If you’re like me, then you strive to make the best music you can. But it’s not always easy to know how to improve.
In fact, there have been dozens – if not hundreds – of studies on how the human brain learns and how people can get really good at something. In this article, I will share a few tools that I have used and continue to use in order to get better, faster.
1. Get Feedback Often
One of the best ways to improve your skills is to get consistent feedback from sources that you trust. This could be friends, other producers, or even other artists. It is really important to get feedback from multiple sources.
The hardest part of constructive feedback is to not get down on yourself, but to take it as a tool to improve. Know who to listen to, and sometimes that means yourself.
Khalid, the up-and-coming R&B artist, seems to be doing this using his Soundcloud account. With the recent release of “Perfect (rough draft)”, Khalid took a left turn with his sound and is letting his fans react. By putting out a “rough draft” that is raw and not nearly as polished as his previous releases, he is allowing other people into his creative process, getting feedback from his fans which will no doubt inform his artistry.
Splice is the perfect community to share your work and get feedback. Fellow producers can offer great insight that non-producers might not be able to. By posting your tracks for the community to listen to, you’re able to get comments and learn from others – this is super effective.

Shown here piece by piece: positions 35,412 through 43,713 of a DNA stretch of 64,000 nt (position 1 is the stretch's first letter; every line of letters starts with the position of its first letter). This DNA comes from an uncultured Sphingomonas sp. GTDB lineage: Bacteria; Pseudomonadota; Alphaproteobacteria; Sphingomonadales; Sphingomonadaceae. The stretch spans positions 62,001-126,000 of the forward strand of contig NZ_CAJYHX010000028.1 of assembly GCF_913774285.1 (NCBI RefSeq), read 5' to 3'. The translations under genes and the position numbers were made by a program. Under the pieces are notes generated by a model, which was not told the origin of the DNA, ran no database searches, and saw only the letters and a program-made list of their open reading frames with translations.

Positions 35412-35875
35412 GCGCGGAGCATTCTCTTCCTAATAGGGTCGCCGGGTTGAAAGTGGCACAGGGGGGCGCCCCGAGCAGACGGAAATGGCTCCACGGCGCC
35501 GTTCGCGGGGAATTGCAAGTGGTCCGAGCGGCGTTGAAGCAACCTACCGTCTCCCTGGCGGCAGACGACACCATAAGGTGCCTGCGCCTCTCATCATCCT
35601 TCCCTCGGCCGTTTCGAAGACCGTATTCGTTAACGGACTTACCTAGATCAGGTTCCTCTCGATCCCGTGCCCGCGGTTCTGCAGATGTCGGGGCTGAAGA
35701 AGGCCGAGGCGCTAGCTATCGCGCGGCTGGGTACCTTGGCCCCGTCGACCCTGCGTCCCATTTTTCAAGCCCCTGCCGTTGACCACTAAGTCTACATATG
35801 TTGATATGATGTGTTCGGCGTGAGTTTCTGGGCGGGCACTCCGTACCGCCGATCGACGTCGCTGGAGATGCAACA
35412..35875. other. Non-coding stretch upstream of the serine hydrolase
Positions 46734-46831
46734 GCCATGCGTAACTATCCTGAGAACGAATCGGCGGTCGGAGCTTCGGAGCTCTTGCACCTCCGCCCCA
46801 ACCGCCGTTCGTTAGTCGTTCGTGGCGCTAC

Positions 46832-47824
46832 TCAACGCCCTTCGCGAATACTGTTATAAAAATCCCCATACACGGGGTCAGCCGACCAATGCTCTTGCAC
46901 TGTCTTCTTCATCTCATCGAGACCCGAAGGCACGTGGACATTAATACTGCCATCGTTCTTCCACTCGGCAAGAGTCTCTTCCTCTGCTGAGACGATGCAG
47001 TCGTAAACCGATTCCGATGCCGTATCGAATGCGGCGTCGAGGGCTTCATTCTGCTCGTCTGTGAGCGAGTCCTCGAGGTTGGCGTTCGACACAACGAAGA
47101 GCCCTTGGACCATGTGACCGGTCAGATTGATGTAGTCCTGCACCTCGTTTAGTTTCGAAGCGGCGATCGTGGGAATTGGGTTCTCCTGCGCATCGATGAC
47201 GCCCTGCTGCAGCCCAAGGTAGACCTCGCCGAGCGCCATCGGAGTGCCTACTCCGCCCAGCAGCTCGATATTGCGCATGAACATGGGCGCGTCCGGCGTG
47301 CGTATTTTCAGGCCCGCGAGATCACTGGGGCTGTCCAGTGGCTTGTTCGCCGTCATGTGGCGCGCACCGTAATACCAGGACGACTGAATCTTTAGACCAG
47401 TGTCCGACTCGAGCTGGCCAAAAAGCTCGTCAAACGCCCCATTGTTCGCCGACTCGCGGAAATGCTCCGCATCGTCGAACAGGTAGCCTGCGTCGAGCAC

2. Be Self Aware
Self awareness is extremely important when it comes to creating music. It can be a difficult skill to develop, but is super important if you want to rapidly improve your work.
It’s important to know what you’re good at, but more important to know what you’re not as good at. When you can identify what you’re not as good at, you’re able to focus on it and improve it.
Additionally, you can collaborate with someone who is really good at your weaker points. This will allow you to learn from them while making even better music in the meantime. I always love collaborating with people who are great at what I am not as good at. I find that I learn so much from these experiences and it helps me to grow as a producer.
3. Create, Create, Create
Finally, it’s important to create – a lot. When I decided to create at least one finished song each and every week, I knew it was going to be a challenge. But by forcing myself to finish a song each week, I spent a lot more time producing and, consequently, started to see my skills improve.
More importantly, I am able to see what I need to work on and can spend time working on it. I usually identify one thing in each track that could be better. Then, on the next track, I focus on making that element better. For example, if the drums don’t cut through enough, I will spend more time on the next track making sure that the drums are really solid.
These three tips for making better music faster have helped me to improve my skills. I hope these help you to reach the level you want to with your music as well.
What tips do you have for getting better at producing, mixing, and writing music?